City Manager Eric Wilmarth explained to the council how an overwhelming number of pipes burst in the city with the freezing temperatures seen throughout the county in recent weeks, and many residents don’t want to pay for the water.
“You will probably be hearing from some residents,” Wilmarth told council at the meeting. “They don’t want to pay for the water that came through their meter and leaked out underneath their house.”
Wilmarth said, if a leak happens between the house and the meter, the city has a policy to help pay for the expense. However, if the leak doesn’t fall between the house and the meter, it’s the resident’s responsibility to pay for it.
“If it’s in the house or under the house, we don’t help with it,” he explained. “We had several houses that have crawlspaces, with pipes hanging just underneath the house, and they freeze and break.”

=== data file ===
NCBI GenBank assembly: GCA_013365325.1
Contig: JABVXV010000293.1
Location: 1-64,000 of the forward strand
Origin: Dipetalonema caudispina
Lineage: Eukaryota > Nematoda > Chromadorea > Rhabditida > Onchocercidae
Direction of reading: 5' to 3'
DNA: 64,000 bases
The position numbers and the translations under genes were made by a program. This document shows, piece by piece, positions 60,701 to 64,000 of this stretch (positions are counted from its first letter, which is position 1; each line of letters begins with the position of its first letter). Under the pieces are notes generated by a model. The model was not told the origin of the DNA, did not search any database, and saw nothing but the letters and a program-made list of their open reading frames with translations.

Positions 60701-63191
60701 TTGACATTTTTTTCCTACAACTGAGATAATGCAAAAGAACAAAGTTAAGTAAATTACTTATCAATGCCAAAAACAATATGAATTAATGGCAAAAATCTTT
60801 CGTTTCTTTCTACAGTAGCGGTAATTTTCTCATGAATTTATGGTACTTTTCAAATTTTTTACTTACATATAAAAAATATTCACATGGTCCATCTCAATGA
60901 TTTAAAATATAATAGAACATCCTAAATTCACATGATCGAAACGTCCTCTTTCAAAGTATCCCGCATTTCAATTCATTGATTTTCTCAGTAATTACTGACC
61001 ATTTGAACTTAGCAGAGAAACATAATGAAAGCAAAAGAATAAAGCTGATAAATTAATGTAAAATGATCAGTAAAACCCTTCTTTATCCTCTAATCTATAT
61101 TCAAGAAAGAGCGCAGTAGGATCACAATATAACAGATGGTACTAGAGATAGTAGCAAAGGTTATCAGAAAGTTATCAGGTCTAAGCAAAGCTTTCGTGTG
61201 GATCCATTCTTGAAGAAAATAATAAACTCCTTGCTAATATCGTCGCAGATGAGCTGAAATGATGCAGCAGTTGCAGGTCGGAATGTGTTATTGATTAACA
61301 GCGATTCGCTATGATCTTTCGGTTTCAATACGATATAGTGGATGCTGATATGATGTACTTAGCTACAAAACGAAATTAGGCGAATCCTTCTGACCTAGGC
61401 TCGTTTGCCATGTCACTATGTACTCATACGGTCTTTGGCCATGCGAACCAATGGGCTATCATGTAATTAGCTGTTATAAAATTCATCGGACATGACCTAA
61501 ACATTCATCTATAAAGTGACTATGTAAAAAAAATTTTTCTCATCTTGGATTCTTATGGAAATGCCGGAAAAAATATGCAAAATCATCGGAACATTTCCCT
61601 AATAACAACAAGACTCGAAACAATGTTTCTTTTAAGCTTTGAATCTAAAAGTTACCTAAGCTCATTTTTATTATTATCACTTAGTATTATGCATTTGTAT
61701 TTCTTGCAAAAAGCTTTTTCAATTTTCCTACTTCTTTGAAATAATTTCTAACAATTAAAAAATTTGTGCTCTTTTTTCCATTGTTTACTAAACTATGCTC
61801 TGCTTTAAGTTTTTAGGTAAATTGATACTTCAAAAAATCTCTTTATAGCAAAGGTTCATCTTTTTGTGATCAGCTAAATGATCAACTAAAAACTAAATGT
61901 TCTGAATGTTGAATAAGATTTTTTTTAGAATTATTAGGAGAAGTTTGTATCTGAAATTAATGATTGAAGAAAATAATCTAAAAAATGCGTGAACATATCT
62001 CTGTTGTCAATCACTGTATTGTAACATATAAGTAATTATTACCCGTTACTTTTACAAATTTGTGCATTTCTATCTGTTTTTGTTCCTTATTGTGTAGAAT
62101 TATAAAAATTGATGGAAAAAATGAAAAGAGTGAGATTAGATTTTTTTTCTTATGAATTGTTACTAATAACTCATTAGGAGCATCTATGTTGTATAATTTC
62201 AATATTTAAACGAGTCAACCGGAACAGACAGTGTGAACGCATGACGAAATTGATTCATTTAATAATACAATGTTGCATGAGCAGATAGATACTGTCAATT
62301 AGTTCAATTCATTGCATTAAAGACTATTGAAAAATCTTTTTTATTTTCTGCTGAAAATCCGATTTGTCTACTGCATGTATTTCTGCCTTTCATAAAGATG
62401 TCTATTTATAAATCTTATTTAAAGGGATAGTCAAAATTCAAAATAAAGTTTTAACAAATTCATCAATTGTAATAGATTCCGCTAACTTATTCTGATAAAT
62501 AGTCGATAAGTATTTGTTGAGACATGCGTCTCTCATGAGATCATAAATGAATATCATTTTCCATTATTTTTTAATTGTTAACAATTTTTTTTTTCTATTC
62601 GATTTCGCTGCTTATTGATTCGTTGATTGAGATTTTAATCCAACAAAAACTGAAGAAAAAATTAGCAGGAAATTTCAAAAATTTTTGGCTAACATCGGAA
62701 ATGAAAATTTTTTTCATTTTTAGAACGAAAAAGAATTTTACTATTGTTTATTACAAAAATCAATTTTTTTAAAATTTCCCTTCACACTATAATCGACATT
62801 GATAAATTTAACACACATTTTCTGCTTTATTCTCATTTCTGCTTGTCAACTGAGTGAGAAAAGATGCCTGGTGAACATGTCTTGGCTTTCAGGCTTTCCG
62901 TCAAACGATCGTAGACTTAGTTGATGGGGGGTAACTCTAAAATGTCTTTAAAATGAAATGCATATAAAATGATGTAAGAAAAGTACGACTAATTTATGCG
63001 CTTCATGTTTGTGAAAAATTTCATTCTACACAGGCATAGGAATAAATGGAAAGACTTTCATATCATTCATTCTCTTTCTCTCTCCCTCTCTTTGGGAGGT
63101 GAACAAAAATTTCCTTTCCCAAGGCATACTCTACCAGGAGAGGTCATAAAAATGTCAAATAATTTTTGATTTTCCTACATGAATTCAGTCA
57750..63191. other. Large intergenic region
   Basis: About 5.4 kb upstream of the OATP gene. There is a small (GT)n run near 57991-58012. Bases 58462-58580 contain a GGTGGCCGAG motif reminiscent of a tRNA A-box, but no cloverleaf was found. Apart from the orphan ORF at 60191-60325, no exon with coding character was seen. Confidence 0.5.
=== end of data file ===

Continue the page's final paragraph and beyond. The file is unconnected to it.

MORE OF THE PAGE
Wilmarth said all but one of the pipe breaks were at private residences, and said it’s a “tough situation.”
“When someone is hit with an $800 or $900 water bill, that’s awful,” Wilmarth said.
He said the cost for water grows when the city has to purchase it.
“We were in a situation where we weren’t producing water. When we produce water, we do it for probably 50 cents per 1,000 gallons. When we buy water, we’re paying $4.90 for every 1,000 gallons. So, we’re paying a lot more, and we’re trying to figure out a fair way to balance the cost for them,” Wilmarth said.
Also at the meeting, City Clerk Karen Jordan swore in incumbent council members John Byrd and Mickey O’Malley, and Mayor Rick Roberts, who all returned to their seats without opposition in the 2013 city election.
Also at the meeting, council unanimously voted to use North Metro Waste services this year — the city’s present provider. Council also unanimously voted to use Closer Looks Landscaping for parks maintenance this year.